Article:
Cloning drive to new ssd

Is there a good way to clone a whole install to a new ssd?

I’ve tried clonezilla and it didn’t really work… it just copied the boot partitions and my home and root folders, but nothing else so it couldn’t boot fully.

I tried using DD with “dd if=/dev/sda of=/dev/nvme0n1 bs=128K conv=noerror,sync status=progress”

And the same thing happen… I’m guessing it’s because of btrfs? I did run the command off a live USB… should I have done it while booted into my main install instead?

Thank you for your time.

create a snapshot of your current filesystem. You can do this with the following command:

btrfs subvolume snapshot -r / /snapshot

This will create a read-only snapshot of your filesystem called /snapshot.

Once you have created the snapshot, you can use the btrfs receive command to copy it to the new ssd. You can do this with the following command:

btrfs receive /dev/nvme0n1 /snapshot

This will create a copy of the snapshot on the new ssd.

That will not deal wirh any /boot partitions.

Personally i would install fedora to the new ssd then copy the data from old to new disk for /home. And check config changes in /etc.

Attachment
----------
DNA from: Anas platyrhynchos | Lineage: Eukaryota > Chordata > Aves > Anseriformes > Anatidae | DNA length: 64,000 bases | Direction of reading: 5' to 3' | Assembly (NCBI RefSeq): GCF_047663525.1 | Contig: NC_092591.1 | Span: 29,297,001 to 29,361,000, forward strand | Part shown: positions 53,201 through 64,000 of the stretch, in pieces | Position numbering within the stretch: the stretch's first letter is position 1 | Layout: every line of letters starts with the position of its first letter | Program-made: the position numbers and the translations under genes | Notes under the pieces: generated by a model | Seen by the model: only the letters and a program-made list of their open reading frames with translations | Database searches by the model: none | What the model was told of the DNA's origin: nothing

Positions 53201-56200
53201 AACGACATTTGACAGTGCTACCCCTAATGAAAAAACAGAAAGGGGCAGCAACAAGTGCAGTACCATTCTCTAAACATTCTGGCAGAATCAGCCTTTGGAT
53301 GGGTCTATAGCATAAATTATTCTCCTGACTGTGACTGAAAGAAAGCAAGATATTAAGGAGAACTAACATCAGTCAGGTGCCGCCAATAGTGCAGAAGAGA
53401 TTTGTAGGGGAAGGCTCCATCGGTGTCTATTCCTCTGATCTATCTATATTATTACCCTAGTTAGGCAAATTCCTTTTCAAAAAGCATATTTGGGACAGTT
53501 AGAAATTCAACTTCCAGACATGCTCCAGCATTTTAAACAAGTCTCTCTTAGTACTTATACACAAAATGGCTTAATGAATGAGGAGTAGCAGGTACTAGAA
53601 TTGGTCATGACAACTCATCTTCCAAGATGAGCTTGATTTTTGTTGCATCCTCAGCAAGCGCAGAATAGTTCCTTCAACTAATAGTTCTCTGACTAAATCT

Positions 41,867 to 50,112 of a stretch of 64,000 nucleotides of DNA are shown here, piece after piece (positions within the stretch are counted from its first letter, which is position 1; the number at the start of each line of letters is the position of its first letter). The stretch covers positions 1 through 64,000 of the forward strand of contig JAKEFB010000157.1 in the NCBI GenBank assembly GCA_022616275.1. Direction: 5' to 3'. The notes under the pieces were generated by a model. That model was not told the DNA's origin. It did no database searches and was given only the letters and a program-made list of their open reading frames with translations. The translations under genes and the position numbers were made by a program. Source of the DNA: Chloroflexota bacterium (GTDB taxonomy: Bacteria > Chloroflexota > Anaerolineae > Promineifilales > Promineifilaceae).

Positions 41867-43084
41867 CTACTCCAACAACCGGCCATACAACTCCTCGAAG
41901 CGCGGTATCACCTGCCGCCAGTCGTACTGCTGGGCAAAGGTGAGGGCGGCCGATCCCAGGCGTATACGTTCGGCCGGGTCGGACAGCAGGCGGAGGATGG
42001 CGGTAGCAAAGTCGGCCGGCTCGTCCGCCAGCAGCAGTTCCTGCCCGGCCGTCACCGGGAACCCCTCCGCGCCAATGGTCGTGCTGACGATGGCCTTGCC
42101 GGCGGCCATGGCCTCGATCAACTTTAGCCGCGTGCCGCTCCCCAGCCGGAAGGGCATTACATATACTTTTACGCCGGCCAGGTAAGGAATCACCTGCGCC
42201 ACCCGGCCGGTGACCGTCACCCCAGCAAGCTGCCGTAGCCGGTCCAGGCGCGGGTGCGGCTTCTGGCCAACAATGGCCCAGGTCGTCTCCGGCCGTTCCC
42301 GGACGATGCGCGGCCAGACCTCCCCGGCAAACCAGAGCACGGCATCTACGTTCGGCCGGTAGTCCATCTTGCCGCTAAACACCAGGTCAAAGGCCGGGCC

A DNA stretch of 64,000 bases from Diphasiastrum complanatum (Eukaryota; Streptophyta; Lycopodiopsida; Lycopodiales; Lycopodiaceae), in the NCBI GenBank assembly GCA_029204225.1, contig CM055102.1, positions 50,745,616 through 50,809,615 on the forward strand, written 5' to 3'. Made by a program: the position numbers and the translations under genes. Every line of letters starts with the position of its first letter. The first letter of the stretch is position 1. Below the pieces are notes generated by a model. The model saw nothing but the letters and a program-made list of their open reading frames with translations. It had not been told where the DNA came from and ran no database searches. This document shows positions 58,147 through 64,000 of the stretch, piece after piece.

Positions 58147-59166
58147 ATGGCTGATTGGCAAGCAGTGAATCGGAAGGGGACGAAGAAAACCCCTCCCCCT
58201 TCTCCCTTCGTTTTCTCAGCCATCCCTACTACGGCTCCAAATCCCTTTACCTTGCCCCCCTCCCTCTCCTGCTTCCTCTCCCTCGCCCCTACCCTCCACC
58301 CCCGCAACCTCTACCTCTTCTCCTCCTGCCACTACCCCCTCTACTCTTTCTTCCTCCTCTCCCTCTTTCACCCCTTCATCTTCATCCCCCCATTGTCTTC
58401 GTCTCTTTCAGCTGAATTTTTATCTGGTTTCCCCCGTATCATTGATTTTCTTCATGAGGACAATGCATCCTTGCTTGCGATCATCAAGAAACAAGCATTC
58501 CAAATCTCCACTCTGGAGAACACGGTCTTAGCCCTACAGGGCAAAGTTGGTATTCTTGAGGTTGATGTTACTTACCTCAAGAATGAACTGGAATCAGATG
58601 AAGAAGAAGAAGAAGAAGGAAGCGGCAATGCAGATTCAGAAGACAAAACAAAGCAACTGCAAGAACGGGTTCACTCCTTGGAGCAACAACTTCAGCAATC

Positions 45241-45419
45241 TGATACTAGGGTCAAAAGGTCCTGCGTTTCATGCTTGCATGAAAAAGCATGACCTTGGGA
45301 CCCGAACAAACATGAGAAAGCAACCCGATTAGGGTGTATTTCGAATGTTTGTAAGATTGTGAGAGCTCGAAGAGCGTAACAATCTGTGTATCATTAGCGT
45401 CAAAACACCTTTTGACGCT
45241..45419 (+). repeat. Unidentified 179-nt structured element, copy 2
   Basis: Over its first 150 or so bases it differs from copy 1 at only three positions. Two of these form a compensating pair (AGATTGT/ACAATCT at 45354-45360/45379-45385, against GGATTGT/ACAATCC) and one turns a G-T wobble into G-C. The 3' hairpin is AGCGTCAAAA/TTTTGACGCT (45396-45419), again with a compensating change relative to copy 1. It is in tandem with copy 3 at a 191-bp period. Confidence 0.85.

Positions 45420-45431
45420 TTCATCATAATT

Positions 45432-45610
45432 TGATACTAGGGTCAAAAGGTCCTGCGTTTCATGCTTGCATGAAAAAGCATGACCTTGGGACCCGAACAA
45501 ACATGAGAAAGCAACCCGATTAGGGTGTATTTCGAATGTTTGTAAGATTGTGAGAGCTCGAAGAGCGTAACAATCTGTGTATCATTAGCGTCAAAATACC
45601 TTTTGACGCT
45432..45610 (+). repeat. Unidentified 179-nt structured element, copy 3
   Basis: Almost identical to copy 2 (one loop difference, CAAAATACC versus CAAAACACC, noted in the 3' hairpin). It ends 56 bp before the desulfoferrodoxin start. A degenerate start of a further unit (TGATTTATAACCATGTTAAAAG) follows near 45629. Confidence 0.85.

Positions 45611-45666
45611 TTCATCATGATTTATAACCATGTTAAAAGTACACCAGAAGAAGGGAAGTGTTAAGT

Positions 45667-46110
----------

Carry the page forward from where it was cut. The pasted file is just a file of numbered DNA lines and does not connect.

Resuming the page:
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Well, what if i do a fresh install on the drive then do btrfs receive /dev/nvme0n1p3 /snapshot?

Then the boot partitions should be there and only copy everything to the nvme0n1p3 partition right?

I’d very much rather have a carbon copy of everything if possible. Lol

If you use the SSD unformatted with the dd command you likely copy the alignment of one drive (the existing) onto the SSD resulting in a drive error and also potentially lost data.
For the ESP and boot partitions, you should recreate them first on your new drive, then make the rest of it a BTRFS volume. When using the btrfs tools you must be sudo, but they will not copy the ESP and /boot (which is ext4) partitions. They are only good for copying the subvolumes mounted at /, /var, and /home. So you can dd the firsdt two partitions (ESP and /boot) as usually dev/sda1 and /dev/sda2 if it was the default install, specifically to the SSD first then use the BTRFS subvolume commands. I just did a backup of my home using btrfs subvolume snapshot and btrfs send/receive as follows …